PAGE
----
The first year off was hard. “I felt like somebody had reached into my chest, and yanked my heart out,” she says. Her husband got her a recumbent bike, that somewhat filed the void, but wasn’t the same as racing. Twenty years later, in 2006, she took her granddaughter to an indoor cycling competition. It was there she realized how much she missed racing, and decided to give it another go.
She linked up with David Brinton, a former Olympic cyclist whom she met decades earlier when he was a teenager at one of her daughter’s meets. Brinton says that cycling is a great sport for older people because it’s so easy on the joints. “You can ride easier, and longer with cycling, rather than shorter and harder as you’re relegated to do with running,” he says. “There are cyclists in their 70s that are doing seven-hour bike rides in a day.”
Baker trains five days a week. On Tuesdays and Saturdays, she’s in the gym with Brinton for a two-hour strength training session. “Each of the two days she’s doing a full body workout, mainly emphasizing leg power,” he says. “She does maybe six sets of leg presses, plus working all the other muscle parts that she’s not utilizing on the bicycle for overall skeletal balance, as well as keeping the legs strong.”
Brinton says he likes doing full-body workouts with all of his cyclists. “When you tear down all the muscle tissue in the body at one time, it forces the body into an aggressive state of recovery,” he says. “And that enhances day-to-day recovery.” It also easier time commitment.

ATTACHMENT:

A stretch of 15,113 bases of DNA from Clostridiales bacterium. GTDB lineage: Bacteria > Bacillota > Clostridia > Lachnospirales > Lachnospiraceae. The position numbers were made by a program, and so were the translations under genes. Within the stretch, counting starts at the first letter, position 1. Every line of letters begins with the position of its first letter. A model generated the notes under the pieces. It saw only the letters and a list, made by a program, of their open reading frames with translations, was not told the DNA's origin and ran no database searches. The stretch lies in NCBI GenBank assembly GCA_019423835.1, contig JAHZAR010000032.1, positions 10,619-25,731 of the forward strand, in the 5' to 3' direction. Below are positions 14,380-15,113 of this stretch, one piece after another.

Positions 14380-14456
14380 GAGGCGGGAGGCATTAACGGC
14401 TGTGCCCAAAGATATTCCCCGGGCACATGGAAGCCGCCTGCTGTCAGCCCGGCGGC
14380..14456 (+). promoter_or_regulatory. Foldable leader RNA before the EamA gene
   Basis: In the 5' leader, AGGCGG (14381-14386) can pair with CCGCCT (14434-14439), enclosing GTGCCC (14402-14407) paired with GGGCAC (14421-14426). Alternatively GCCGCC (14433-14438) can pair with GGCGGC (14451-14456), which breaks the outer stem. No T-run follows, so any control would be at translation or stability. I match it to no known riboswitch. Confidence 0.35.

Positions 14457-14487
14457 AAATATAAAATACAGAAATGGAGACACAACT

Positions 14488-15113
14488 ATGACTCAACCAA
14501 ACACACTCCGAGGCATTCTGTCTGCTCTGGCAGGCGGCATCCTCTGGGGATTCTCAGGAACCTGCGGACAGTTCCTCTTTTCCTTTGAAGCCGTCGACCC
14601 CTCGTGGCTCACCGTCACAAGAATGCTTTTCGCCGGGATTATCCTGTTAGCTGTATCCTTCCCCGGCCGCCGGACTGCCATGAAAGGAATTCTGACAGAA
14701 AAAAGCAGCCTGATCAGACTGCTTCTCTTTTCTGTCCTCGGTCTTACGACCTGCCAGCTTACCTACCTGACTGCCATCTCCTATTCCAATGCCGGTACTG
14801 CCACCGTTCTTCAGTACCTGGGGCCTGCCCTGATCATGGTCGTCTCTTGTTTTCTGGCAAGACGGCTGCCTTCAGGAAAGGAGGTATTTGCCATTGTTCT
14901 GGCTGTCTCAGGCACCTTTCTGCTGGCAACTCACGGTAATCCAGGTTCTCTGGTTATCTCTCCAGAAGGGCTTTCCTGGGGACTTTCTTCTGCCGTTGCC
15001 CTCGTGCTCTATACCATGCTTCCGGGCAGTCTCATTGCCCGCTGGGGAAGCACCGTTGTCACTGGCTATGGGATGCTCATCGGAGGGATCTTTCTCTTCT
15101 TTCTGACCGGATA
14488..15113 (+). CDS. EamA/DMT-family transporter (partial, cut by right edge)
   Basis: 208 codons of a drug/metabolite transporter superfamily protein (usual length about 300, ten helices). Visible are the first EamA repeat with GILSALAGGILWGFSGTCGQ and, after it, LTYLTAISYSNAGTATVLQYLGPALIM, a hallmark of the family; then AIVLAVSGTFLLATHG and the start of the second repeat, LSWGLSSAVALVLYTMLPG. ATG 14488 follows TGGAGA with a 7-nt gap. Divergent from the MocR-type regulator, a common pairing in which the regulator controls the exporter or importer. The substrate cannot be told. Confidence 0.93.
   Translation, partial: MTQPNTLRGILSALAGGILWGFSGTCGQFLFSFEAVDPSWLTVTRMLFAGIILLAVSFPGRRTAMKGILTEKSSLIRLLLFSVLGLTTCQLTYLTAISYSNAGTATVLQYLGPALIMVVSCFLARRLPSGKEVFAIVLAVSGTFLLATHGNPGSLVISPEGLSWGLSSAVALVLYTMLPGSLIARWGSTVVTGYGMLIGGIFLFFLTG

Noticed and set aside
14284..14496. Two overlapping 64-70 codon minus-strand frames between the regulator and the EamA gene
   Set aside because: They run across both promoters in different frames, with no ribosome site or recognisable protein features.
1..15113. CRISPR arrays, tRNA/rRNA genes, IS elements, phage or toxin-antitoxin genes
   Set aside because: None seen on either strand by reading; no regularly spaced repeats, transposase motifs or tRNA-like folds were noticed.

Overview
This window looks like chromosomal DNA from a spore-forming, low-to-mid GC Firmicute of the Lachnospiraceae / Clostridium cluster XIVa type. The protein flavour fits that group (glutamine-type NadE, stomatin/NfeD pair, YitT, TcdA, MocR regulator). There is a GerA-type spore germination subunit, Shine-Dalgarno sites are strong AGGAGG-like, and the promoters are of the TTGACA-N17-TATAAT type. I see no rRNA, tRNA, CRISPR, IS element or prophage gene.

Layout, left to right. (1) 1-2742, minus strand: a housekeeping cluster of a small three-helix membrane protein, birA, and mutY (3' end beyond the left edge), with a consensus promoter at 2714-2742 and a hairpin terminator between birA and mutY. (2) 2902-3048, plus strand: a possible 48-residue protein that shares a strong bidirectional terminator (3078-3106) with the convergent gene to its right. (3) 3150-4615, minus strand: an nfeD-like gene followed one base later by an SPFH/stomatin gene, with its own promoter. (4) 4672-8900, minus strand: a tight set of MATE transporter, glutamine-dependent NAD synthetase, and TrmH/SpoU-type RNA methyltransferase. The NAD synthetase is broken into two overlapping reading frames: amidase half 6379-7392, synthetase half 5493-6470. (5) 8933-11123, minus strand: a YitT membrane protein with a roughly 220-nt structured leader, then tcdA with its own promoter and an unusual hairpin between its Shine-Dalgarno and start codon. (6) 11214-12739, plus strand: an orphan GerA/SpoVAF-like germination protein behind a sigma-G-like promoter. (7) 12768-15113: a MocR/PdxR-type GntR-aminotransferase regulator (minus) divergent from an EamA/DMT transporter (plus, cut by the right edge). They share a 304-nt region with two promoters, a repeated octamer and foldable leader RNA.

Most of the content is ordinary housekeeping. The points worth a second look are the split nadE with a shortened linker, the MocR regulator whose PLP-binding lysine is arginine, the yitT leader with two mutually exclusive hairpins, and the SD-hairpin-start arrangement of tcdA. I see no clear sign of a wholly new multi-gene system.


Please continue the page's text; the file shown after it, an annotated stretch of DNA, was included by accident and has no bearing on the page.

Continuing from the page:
Baker rides on the track three days a week. During each session, Brinton says she’s doing at least 100 laps. On Mondays, she works speed by doing sprints. On Wednesdays, she works on fundamentals like pedaling techniques. On Fridays, she practices endurance. She also rides at home on her off days.
“For an athlete at her age, we need to keep all of this going and keep working on all of these pieces,” he says. It’s harder for her to do things she hasn’t practiced in a while without getting injured. “We have to just do systematic training all the way through to make sure we don’t run into those issues and we can keep her injury-free on the bicycle.”
“You know the carrot and the donkey? It’s fun setting that record, to then have somebody else go after it.”
One of the things Baker loves most about riding is being the “carrot” for other female cyclists. “You know the carrot and the donkey? It’s fun setting that record, to then have somebody else go after it,” she says. She loves showing people that there’s a place for women of all ages in cycling, she says. She was the first woman to set world hour records in the 75-to-79 and 80-to-84 age groups.
It’s important to remember that you are your biggest competitor. “You are competing against somebody else, but when it’s your own internal being that you’re competing with, I think it’s a little bit healthier than when you’re out there, you know, and want to beat everybody else at all costs,” she says.
Baker developed scoliosis, possibly from her accident, and regularly sees and osteopath and a physical therapist to work through it. She says it won’t get any better, but she’s trying to keep it from getting worse for as long as she can. She sometimes feels pain, but when she’s on her bike, it doesn’t bother her. Right now, her big focus is getting into the next age bracket, 85-to-89, and setting new records there.
“I got a second chance,” she says. “People don’t get second chances—I have treasured every minute of it.”